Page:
Venezuela’s self-declared president tries to build power as he rallies supporters
The Venezuelan lawmaker who declared himself acting president set about consolidating his tenuous hold on power and building support where he could find it amid the national chaos on Friday, as U.S. diplomats and their families began leaving the country.
Juan Guaido vowed to convene street protests to force President Nicolas Maduro to resign, and told cheering crowds that if he were arrested they should continue without him.
In his first public speech since Wednesday, when he proclaimed himself Venezuela’s legitimate leader in a massive protest march in the capital, Caracas, the 35-year-old president of the National Assembly tried to capitalize on discontent with the Maduro government while making the case that a better future was within reach.
“On Jan. 23, all Venezuelans awoke from a nightmare and from thinking we were trapped,” Guaido said. “The regiment tries to plant doubts, but when hope is born, doubts don’t matter. They are mistaken if they think this movement will collapse or that we will tire. We will recover not only the Venezuela we had but also the one we will have in the future.”
But tensions between Guaido and Maduro, who won reelection in a vote widely criticized as a sham, deepened as Maduro showcased his backing from Venezuela’s top military brass hours after President Trump and much of Latin America sided with Guaido. Maduro insisted he was “not going anywhere.”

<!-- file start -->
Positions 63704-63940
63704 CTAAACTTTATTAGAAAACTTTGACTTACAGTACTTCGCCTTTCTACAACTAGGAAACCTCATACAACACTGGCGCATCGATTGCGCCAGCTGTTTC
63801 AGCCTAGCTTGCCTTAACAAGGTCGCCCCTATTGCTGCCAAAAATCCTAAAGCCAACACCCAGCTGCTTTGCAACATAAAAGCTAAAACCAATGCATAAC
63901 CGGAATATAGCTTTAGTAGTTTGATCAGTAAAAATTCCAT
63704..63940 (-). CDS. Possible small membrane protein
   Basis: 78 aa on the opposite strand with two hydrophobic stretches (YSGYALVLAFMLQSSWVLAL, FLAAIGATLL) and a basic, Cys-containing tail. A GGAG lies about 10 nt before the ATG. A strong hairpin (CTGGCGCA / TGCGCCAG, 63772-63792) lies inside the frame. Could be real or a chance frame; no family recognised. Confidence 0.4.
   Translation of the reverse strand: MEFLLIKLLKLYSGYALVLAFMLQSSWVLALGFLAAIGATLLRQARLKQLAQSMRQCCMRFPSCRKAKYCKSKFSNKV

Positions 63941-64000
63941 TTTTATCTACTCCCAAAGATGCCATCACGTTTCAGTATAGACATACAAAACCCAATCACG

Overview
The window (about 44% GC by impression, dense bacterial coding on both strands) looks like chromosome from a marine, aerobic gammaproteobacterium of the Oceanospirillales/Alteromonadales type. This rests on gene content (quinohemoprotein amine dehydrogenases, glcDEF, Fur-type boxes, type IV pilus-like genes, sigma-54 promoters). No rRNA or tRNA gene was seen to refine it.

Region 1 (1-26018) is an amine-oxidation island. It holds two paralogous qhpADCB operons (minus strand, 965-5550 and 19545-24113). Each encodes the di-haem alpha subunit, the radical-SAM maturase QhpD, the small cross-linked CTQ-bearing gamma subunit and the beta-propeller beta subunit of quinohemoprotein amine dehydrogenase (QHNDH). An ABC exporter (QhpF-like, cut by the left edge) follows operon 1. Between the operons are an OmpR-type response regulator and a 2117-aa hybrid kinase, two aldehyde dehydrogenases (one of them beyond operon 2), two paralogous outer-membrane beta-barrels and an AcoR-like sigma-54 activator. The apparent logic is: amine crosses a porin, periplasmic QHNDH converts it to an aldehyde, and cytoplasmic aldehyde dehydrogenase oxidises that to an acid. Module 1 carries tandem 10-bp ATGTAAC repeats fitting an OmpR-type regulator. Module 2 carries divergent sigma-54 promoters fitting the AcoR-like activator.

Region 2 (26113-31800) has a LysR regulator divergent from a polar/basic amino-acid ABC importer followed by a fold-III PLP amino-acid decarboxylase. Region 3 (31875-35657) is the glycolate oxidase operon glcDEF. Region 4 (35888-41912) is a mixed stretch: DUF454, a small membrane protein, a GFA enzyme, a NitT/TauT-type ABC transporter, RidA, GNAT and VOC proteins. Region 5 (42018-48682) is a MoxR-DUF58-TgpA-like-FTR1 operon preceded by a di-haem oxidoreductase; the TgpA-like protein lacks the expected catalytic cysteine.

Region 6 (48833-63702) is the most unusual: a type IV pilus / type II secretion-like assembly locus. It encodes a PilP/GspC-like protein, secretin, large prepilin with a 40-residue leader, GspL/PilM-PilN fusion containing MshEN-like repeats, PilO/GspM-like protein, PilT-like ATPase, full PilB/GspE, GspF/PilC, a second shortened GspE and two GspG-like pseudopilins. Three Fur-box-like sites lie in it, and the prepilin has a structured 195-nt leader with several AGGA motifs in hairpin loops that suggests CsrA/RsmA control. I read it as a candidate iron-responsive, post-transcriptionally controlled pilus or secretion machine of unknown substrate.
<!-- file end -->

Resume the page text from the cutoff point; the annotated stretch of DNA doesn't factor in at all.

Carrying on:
Reasons for discontent in the country are varied, with Venezuelans’ daily lives in disarray. The health system has virtually collapsed, public transport is almost nonexistent, and a crime wave has emptied streets in the capital after dark. Electricity and water services regularly break down, and food scarcities have forced thousands of Venezuelans to scavenge garbage dumps for sustenance.
In his discourse, Guaido has mixed cool defiance while offering hope for a better future amid a polarized political scene. That and his fresh face have vaulted him to a leadership position among Venezuelans longing for a way out of the crisis that has sent more than 2 million people fleeing the country in search of better lives.